and then,
along came february.
evil. hell. month.
.....even though it's deceiving with a lovey holiday.


and then,
out of nowhere,
march came marching in.


in 72 days, i will graduate.
in 73 days, i will move away from jersey.

my denial is quickly fading as i am forced to acknowledge the tidal wave of change rushing my way.

it's as if i can almost feel the actual sands of time slipping away.
can everything just slow. down.!?

i can't keep up!

this is one of the reasons i have decided to resuscitate my blog.

this is where i come to remember important things i've learned, difficulties i've gone through, and changes i've made.
now, i am ready to share my authentic self with the world.

time refuses to slow down.
i guess this life is supposed to be a wild ride.

i would love it if you joined me!

March 2, 2016

an authentic life

i've written draft after draft of this post for over a month, worried it would be too controversial, too self-revealing, too difficult...

the thing is, to my very core, i consider myself to be an eternal optimist.
i thrive on hope. it inspires the belief that anything is possible.


i also believe i'm a pretty genuine person.

there are times, though, when it's difficult for me to be honest about the not-so-optimistic experiences in my life. when i share feelings of hopelessness and helplessness with others, they must be wrapped up nicely with a pretty bow.
when i share them, my experiences must say:

"look! see? this trial was hard but it taught me all this..."


and it's not that i'm trying to be inauthentic ...
however, my willingness to let others see my pain happens only once i've gotten through it. i want to show i'm capable, rather than allow others to think i'm weak in the midst of emotional battle. ....what if the only reason someone originally thought i was strong was because they don't know about my pain until after it's over?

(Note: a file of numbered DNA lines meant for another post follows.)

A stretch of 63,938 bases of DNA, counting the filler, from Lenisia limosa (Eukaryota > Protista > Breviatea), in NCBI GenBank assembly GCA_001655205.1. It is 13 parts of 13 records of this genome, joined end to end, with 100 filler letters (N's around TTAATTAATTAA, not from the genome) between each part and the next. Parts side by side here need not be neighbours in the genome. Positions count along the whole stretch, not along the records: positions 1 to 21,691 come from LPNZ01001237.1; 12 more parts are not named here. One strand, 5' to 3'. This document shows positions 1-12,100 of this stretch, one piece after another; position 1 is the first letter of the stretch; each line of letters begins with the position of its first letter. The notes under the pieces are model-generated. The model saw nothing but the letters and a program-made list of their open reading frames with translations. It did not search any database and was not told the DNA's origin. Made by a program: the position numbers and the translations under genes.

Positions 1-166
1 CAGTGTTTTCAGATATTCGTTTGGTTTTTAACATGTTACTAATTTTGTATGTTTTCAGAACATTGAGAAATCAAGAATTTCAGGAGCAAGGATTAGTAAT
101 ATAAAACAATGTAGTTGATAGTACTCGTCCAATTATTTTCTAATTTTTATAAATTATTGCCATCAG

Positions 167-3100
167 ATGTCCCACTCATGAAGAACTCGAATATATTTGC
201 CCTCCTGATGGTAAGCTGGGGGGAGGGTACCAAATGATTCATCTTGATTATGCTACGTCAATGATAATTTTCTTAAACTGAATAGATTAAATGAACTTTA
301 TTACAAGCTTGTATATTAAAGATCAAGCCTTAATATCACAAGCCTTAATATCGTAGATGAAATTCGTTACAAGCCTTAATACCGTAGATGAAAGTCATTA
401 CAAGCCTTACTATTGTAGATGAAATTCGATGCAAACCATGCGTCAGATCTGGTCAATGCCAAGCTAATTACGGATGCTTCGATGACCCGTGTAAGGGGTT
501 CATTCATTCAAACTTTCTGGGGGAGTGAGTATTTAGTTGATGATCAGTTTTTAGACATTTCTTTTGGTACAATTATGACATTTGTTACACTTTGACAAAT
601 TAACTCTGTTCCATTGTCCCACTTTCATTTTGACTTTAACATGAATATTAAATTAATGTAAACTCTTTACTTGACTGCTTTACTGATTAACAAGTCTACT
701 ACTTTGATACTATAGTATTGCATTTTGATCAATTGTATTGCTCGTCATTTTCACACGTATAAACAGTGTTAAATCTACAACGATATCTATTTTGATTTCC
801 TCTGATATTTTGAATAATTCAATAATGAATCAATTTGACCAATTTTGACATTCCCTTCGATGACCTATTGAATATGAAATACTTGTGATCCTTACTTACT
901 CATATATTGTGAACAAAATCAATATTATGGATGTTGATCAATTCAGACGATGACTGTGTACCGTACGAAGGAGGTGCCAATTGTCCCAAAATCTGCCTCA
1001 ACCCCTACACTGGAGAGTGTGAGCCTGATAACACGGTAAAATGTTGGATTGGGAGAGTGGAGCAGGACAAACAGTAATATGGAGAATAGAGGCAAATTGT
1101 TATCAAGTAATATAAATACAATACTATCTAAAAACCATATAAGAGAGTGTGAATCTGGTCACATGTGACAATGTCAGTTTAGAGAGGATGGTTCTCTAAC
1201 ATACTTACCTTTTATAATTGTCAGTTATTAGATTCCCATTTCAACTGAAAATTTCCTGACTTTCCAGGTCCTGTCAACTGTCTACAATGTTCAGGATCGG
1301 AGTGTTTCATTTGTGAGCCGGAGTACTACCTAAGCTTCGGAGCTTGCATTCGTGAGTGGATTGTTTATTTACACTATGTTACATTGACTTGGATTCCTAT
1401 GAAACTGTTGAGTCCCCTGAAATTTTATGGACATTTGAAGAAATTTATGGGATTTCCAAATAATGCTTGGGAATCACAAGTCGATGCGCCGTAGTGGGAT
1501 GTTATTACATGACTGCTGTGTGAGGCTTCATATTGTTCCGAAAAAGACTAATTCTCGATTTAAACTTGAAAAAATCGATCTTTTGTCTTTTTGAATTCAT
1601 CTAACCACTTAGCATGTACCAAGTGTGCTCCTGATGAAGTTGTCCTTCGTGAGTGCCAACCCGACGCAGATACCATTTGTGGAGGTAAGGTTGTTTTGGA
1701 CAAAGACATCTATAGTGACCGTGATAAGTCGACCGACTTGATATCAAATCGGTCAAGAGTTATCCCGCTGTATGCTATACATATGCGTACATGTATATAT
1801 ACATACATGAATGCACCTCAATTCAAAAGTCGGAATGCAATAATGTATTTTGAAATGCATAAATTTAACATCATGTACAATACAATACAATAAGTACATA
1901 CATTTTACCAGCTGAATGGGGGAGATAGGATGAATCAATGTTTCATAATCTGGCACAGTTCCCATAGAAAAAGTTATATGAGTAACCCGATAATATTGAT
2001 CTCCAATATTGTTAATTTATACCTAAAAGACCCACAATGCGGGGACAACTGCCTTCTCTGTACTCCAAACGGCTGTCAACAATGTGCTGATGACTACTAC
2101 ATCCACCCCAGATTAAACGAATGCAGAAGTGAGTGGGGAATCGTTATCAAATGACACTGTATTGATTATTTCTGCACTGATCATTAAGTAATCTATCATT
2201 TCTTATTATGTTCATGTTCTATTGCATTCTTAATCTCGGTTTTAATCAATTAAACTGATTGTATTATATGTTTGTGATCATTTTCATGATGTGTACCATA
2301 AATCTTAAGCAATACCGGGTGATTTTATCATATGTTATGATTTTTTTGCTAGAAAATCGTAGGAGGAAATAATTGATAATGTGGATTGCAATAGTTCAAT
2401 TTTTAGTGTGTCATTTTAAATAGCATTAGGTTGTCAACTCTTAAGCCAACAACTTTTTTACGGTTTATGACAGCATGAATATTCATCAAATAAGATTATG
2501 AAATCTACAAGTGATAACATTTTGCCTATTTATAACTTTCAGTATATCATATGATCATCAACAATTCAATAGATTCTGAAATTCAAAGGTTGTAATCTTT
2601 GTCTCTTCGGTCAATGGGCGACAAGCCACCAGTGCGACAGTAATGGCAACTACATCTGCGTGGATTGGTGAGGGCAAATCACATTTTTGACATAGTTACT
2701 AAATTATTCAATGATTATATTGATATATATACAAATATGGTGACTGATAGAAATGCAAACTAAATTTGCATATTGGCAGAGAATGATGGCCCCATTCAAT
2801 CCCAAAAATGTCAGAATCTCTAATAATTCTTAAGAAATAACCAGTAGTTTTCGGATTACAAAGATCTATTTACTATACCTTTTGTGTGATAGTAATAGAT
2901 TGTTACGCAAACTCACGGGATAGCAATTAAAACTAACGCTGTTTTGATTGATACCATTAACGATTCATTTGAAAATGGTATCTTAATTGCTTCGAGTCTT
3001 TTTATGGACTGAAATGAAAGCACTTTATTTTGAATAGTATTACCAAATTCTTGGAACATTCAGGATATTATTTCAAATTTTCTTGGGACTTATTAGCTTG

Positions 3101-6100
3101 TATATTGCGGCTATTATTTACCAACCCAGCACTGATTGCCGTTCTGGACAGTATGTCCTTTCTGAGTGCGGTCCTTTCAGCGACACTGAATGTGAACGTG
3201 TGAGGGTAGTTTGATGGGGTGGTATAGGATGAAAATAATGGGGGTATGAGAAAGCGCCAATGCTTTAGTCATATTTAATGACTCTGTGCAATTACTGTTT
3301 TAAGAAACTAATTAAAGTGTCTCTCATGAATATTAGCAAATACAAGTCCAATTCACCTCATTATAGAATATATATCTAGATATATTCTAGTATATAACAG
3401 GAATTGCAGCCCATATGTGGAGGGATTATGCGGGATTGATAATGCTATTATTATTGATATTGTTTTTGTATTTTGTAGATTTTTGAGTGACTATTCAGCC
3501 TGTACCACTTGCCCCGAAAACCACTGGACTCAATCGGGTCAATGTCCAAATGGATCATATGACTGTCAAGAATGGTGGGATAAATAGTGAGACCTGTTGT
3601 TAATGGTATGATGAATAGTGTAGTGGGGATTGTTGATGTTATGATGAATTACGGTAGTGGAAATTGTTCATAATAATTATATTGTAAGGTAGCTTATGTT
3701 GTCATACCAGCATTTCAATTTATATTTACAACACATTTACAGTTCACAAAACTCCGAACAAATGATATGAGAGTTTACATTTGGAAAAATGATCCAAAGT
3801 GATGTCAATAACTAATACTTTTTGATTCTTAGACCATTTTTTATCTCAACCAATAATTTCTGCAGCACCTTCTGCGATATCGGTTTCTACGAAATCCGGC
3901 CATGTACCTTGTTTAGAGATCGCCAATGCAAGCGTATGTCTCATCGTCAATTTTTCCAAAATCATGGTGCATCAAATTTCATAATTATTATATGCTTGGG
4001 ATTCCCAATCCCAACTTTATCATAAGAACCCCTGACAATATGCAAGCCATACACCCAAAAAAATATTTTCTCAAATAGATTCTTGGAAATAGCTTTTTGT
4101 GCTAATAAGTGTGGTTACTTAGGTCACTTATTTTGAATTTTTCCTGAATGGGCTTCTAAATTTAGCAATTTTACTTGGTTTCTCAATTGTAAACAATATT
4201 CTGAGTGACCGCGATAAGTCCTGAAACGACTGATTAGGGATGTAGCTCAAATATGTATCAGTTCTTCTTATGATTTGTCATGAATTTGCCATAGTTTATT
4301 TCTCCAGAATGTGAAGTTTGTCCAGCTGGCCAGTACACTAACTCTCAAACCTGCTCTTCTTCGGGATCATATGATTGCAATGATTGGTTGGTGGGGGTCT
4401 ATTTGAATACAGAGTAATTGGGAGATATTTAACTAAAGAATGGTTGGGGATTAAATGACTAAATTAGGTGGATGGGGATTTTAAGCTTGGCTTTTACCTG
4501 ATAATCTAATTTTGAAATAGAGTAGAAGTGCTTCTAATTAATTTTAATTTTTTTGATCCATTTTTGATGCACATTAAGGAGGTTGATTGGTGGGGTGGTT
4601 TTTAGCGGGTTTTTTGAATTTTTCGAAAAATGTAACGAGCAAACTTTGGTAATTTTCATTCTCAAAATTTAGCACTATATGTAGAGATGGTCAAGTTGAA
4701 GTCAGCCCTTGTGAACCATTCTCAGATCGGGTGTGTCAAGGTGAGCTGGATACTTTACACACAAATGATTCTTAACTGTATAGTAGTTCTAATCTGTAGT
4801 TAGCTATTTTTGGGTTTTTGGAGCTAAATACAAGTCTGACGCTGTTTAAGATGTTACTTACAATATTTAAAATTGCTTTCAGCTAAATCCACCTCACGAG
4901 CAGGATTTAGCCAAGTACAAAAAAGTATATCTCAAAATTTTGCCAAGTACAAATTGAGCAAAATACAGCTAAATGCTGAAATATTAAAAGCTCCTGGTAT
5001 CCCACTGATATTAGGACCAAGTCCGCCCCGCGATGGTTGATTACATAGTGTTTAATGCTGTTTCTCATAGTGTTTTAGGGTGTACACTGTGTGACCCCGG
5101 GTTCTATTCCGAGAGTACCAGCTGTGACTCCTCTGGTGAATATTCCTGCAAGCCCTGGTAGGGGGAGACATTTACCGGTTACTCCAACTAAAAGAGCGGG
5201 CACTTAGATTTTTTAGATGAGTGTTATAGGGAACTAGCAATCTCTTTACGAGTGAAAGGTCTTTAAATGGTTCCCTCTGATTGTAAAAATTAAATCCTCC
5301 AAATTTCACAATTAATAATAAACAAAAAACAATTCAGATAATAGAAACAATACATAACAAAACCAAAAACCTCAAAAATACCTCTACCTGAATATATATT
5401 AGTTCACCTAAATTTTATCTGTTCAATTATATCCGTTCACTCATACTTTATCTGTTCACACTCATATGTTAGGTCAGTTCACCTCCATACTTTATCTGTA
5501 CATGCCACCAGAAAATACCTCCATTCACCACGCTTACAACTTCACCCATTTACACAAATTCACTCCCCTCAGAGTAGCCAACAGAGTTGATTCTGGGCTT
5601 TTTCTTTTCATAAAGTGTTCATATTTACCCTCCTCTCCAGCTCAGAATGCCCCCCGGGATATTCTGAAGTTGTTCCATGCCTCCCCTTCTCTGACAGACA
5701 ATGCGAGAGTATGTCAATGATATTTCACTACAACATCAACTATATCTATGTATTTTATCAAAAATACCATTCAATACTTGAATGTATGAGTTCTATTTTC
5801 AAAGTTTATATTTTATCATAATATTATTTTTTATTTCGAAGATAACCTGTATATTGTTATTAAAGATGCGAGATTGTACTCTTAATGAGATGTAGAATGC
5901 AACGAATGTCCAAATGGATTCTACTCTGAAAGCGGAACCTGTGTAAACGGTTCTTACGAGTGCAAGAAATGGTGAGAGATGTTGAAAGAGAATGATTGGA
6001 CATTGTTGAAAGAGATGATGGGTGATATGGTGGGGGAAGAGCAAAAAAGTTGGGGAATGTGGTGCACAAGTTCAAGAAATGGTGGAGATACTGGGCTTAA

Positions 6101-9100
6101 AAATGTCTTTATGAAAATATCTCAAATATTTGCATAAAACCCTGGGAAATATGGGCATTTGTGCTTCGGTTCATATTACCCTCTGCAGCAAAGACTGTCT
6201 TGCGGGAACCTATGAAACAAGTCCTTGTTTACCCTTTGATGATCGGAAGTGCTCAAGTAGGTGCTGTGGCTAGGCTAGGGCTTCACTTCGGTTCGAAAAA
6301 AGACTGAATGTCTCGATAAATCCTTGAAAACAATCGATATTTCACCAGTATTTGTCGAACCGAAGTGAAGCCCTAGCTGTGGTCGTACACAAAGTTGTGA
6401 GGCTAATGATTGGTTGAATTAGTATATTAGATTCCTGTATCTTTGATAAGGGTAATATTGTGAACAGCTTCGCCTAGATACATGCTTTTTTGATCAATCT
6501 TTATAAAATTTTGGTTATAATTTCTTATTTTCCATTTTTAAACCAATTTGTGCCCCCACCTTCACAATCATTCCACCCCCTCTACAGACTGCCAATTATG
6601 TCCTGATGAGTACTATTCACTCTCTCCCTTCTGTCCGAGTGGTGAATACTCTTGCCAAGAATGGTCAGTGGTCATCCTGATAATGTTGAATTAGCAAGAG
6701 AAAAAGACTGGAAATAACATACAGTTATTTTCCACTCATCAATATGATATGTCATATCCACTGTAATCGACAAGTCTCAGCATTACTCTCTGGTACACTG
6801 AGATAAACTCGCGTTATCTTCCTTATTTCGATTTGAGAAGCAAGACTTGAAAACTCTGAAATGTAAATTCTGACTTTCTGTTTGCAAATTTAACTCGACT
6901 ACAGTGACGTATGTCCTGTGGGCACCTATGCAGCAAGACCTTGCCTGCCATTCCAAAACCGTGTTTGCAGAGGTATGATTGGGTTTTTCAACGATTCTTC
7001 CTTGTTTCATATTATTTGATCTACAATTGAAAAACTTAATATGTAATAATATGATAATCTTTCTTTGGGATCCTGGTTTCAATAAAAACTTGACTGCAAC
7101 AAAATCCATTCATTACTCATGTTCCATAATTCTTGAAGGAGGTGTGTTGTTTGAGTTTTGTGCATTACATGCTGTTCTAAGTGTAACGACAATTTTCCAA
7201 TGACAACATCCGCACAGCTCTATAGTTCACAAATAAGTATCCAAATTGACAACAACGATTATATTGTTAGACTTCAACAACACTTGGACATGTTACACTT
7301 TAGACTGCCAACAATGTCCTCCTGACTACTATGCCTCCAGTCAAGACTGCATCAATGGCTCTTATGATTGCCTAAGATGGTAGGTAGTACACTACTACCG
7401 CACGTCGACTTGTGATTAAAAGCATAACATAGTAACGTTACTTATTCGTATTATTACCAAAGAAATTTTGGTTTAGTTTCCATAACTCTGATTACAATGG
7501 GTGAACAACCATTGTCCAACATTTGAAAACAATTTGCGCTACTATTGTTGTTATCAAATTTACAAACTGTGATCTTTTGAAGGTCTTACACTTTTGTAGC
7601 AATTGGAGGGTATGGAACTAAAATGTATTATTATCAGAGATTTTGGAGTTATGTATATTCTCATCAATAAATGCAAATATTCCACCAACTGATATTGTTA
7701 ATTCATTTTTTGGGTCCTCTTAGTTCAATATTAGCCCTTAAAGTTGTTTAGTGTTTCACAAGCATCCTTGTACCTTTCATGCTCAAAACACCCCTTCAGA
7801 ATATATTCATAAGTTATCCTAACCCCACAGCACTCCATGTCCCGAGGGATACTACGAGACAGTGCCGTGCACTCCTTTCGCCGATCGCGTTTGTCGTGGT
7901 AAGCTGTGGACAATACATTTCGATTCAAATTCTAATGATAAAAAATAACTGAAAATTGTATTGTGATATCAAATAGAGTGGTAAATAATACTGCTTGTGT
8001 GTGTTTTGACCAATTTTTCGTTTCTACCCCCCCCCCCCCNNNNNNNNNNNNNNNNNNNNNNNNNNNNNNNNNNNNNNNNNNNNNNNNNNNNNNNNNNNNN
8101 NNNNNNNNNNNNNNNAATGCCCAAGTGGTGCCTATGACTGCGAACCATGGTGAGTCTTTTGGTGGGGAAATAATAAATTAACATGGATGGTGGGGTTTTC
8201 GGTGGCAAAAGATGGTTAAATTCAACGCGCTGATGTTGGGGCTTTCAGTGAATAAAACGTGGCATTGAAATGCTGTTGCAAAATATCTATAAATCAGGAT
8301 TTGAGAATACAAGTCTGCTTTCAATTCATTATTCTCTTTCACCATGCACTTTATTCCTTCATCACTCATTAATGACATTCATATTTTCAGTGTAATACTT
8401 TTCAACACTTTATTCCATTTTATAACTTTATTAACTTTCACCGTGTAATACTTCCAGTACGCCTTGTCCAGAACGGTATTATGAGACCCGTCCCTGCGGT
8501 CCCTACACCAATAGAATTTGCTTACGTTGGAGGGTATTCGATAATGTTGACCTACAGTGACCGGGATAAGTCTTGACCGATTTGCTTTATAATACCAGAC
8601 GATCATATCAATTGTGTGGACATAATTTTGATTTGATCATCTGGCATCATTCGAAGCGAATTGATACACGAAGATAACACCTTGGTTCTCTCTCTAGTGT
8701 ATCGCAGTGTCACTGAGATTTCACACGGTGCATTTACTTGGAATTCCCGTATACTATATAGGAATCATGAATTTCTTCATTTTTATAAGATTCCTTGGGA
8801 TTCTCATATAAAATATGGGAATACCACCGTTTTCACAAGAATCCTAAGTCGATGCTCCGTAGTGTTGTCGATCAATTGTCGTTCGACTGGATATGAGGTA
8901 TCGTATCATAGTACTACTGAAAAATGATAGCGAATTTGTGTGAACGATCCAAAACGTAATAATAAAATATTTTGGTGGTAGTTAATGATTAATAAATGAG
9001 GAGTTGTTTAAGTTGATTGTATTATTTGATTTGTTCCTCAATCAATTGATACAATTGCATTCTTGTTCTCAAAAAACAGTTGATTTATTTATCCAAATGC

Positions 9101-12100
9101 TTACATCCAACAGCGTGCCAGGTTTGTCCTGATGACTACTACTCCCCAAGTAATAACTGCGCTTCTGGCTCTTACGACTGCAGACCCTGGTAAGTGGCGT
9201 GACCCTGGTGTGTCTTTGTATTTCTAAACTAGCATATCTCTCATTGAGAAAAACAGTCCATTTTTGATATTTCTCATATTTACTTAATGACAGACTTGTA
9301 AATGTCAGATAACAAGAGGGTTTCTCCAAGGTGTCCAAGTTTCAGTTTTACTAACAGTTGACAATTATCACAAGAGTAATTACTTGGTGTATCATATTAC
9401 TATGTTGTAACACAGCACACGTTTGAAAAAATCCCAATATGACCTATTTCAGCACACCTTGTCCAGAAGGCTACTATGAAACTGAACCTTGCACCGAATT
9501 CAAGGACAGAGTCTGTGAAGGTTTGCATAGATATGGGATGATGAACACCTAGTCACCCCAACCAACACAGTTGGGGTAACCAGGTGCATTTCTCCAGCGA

but today i'm choosing to be honest and vulnerable.
there's no bow tying up the pain and confusion right now.

brené brown is my hero


i've been in a funk for a while, now.

if you read my previous post, you know that i truly enjoyed my trip home for Christmas break. it provided the most wonderful time with family. my incredible family is why the trip was wonderful.


my trip home reminded me, though, why i applied for graduate programs outside of utah in the first place.

it's no secret. ...i'm an "old maid" in utah standards.
but i'm fine being labeled an old maid.
what's difficult is how seemingly everyone - and their dogs - are all checking off the checkmarks i wrote about in this post.

it wasn't a specific person or thing that started my funk.
it was the overall impression that everyone's got their lives more "together" than i do.

most of my peers are done with school and have real adult jobs.
married couples have babies they coo at and cuddle.
young, happy families were everywhere i went.
{{i know, i know ... what else did i expect??}}
i think maybe the hardest sight to see were the cute, old grandmas and grandpas taking loving care of each other and holding wrinkled hands.


pause: